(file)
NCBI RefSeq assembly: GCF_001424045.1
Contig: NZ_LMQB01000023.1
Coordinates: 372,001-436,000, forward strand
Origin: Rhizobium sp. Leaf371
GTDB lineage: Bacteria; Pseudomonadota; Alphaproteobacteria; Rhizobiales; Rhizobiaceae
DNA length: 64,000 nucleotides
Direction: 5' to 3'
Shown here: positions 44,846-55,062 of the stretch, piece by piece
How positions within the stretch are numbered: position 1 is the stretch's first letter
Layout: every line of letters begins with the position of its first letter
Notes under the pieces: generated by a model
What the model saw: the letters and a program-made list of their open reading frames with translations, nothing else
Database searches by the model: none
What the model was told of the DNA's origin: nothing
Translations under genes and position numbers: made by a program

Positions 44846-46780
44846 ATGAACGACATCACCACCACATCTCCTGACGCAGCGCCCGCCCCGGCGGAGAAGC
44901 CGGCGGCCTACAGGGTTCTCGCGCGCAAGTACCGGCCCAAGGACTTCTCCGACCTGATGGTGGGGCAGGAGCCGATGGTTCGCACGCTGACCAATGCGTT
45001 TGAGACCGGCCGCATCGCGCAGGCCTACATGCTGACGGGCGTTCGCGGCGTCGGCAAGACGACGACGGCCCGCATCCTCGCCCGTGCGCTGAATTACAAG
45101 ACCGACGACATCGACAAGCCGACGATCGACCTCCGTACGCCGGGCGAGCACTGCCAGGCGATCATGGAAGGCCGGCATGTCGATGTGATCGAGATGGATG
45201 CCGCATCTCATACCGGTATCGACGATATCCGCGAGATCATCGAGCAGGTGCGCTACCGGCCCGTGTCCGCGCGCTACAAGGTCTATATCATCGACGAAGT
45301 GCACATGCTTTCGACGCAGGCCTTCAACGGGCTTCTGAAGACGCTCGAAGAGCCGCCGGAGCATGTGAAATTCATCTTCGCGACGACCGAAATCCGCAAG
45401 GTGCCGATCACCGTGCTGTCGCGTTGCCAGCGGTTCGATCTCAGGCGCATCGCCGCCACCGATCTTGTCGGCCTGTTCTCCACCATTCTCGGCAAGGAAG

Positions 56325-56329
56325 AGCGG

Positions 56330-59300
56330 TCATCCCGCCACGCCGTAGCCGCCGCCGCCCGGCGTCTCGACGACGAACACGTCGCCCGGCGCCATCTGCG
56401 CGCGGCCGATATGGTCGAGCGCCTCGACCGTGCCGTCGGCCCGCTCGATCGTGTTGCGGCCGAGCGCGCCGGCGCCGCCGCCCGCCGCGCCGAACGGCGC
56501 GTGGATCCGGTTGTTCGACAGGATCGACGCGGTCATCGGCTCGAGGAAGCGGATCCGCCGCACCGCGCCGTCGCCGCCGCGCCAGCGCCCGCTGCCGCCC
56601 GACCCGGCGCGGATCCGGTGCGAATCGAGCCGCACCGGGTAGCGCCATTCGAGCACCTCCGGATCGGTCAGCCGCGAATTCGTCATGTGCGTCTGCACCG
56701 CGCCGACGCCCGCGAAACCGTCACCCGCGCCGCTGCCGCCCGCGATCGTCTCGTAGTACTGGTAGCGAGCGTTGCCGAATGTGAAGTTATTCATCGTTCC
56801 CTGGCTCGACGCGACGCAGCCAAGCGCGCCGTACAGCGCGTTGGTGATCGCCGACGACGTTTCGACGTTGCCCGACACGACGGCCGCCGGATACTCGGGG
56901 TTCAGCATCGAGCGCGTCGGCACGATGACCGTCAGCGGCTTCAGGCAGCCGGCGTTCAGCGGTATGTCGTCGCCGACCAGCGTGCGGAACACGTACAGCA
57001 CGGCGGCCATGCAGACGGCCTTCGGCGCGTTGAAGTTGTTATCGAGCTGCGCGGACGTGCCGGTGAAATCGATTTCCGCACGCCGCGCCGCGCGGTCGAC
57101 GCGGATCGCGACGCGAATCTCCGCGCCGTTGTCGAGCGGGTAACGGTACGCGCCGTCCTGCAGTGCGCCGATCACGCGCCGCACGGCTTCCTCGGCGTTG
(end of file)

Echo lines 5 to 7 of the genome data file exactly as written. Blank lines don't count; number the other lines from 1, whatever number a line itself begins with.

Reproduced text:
GTDB lineage: Bacteria; Pseudomonadota; Alphaproteobacteria; Rhizobiales; Rhizobiaceae
DNA length: 64,000 nucleotides
Direction: 5' to 3'